In June, Texas Governor Greg Abbott signed House Bill 25 into law, which will eliminate the straight ticket voting option beginning in 2020. In the November 2016 elections, an estimated 63% of voters cast straight ticket ballots. The biggest selling point among supporters of the law revolves around the idea that voters will work to be more informed once it is in place, as the current straight ticket system allows voters to vote blindly for one party. A proposed amendment, requiring Department of Justice confirmation of the constitutionality of the measure prior to removal of straight ticket voting, did not pass with the bill.

The removal of straight ticket voting has become popular over the last few decades, with 14 states passing measures to end straight ticket voting since 1994. Two of the more recent attempts to remove straight ticket voting come out of Michigan and West Virginia. The Michigan law went up to the Supreme Court where the lower court decision striking down the law was upheld. The order did not include an explanation of the Court’s decision. However, the District Court in Detroit cited several reasons when it struck down the law, including “a disproportionate burden on African-American’s ability to vote.” Straight ticket voting was repealed in West Virginia in 2015 with little fanfare or resistance.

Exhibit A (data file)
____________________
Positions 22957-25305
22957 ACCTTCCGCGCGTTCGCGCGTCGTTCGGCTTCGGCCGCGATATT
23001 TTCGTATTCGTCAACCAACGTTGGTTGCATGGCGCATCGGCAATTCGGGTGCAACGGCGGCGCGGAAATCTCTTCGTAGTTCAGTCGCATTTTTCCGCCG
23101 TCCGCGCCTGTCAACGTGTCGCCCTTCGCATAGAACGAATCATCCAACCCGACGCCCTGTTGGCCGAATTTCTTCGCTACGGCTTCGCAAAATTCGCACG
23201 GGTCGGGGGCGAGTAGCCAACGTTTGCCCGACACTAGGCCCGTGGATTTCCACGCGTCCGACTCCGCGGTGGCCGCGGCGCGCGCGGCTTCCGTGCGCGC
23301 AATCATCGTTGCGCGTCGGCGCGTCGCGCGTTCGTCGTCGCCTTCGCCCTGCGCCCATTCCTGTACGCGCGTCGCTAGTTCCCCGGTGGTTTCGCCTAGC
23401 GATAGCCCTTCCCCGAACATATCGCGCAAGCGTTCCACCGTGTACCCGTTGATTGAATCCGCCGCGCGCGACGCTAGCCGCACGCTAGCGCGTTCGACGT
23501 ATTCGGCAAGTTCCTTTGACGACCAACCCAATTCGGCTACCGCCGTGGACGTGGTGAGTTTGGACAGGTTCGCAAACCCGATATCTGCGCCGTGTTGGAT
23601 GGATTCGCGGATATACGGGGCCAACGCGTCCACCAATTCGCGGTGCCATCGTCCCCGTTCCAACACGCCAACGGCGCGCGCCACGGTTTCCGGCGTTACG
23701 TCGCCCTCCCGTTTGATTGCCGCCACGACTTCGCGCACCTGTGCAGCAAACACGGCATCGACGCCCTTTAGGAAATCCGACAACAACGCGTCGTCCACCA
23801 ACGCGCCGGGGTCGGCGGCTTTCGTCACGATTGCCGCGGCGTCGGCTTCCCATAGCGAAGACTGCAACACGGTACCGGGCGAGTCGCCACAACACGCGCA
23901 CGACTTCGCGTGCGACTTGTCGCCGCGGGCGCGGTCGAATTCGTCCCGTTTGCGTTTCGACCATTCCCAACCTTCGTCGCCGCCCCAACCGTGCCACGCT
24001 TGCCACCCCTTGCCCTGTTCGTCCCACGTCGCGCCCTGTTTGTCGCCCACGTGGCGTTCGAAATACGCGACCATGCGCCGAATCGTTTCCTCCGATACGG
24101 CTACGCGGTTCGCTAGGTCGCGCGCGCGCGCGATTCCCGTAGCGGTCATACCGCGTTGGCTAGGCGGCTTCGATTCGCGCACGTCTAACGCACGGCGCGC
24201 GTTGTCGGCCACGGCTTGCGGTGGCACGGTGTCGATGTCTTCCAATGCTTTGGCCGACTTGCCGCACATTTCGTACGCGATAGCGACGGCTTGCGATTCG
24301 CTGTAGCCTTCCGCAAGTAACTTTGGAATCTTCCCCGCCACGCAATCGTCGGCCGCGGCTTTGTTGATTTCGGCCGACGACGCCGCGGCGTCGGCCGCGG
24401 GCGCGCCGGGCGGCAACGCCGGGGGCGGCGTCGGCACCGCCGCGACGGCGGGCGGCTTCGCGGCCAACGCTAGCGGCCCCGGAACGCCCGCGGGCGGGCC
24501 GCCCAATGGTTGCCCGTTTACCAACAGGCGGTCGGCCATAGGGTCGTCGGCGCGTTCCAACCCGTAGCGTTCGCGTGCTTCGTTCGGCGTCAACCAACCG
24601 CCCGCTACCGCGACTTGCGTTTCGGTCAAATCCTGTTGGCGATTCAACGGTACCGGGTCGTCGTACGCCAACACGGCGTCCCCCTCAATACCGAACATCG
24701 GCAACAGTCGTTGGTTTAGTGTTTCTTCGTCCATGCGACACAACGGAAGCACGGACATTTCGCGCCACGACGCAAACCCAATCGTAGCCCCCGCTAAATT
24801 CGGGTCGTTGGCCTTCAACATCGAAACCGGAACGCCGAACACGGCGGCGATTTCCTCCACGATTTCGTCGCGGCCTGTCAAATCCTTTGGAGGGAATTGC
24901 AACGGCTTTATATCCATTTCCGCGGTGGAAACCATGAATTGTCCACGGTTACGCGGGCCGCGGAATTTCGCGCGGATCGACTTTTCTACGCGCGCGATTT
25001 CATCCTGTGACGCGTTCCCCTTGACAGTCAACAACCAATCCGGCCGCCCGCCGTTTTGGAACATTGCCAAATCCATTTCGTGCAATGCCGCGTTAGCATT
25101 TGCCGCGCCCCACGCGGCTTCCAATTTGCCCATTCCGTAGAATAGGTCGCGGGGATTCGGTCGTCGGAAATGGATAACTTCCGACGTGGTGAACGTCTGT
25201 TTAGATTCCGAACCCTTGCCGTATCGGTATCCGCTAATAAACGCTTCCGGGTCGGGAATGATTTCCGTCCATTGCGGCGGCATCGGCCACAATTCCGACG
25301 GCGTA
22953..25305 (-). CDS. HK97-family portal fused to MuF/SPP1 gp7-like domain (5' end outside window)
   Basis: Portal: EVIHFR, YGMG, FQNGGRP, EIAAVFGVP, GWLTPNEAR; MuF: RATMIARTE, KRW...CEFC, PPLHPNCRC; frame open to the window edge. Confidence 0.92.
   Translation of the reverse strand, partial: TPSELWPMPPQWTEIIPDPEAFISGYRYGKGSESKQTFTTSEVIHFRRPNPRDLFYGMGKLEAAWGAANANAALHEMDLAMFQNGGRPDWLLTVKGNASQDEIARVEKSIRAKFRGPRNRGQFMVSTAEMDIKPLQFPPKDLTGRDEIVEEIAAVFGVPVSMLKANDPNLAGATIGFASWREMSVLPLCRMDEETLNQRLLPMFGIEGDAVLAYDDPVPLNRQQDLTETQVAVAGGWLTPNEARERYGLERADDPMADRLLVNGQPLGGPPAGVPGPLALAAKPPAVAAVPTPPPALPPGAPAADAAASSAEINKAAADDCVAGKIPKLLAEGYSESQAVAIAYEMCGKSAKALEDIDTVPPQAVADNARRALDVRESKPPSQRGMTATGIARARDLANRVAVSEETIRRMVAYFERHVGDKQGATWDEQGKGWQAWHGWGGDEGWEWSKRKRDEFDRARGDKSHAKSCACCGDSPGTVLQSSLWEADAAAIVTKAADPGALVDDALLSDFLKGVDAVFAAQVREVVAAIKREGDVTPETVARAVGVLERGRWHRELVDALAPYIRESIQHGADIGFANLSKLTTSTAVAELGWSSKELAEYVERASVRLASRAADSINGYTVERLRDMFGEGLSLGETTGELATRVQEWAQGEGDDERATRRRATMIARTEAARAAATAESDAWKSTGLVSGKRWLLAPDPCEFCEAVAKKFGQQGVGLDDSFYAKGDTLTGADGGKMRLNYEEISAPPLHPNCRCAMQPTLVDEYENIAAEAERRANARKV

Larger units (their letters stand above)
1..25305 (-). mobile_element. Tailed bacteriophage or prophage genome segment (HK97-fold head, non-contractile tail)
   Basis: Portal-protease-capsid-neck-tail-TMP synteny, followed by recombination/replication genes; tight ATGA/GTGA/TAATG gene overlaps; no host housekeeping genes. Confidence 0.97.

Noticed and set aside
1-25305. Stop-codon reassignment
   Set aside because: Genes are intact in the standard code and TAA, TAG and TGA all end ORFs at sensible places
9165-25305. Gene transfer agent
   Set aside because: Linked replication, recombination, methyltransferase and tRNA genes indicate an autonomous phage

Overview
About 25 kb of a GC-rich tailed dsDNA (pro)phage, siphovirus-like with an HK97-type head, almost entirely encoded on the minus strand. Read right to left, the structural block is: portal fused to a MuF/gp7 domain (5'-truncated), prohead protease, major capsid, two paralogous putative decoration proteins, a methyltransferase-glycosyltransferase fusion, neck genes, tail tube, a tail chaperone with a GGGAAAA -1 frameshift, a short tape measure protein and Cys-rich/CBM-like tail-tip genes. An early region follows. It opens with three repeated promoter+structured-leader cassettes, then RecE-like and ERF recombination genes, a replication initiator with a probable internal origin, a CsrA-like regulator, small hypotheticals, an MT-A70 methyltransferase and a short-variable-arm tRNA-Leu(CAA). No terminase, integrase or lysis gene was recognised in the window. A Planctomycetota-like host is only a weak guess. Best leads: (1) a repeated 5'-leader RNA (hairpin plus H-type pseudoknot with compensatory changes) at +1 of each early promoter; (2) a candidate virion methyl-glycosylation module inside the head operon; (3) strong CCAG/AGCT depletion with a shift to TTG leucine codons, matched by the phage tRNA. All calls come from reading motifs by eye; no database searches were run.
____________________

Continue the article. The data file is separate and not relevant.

Before Texas enacted this law, it was one of nine states that permitted straight ticket voting. Although few states offer this option, it is used heavily in those states that permit it. Opponents of the new law are concerned that removing straight ticket voting removes a right to vote while supporters say it removes a method, but not the right itself. More specifically, opponents of removal suggested in Michigan and suggest in Texas that this law creates is an increased voting time as voters must check each individual box. This serves as a method of voter suppression, primarily among those with inflexible work schedules as they cannot commit to standing in line for several hours.

The size of the Spanish-speaking population in Texas is likely another reason that opponents do not support this law. Straight ticket offers an easier way for those who are more comfortable with Spanish to vote without needing assistance. While a requirement for translated election materials exists, voting can still be significantly more difficult for those whose native language is not English. Removal of the straight ticket option could lead to suppression of Hispanic voters. Without that option, Spanish-speaking voters may feel they are an inconvenience by taking longer to vote than a native English speaker. Furthermore they may not feel confident in their votes without the option to select all candidates from one party. Either way the lack of straight ticket voting creates a serious issue. Legislators did not conduct a study to determine if this measure would have a disparate impact on minority voters. The choice not to create a study over something that changes the voting system so drastically seems shortsighted, and might suggest that the legislators were concerned about the results the study might garner.

Before this bill became a law, Texas Democrats said they would work to challenge the removal of straight ticket voting in court. Only time will tell if they live up to their promises and whether courts in Texas will act as they did in Michigan, or instead permit the removal of straight ticket voting to stand.

Print Friendly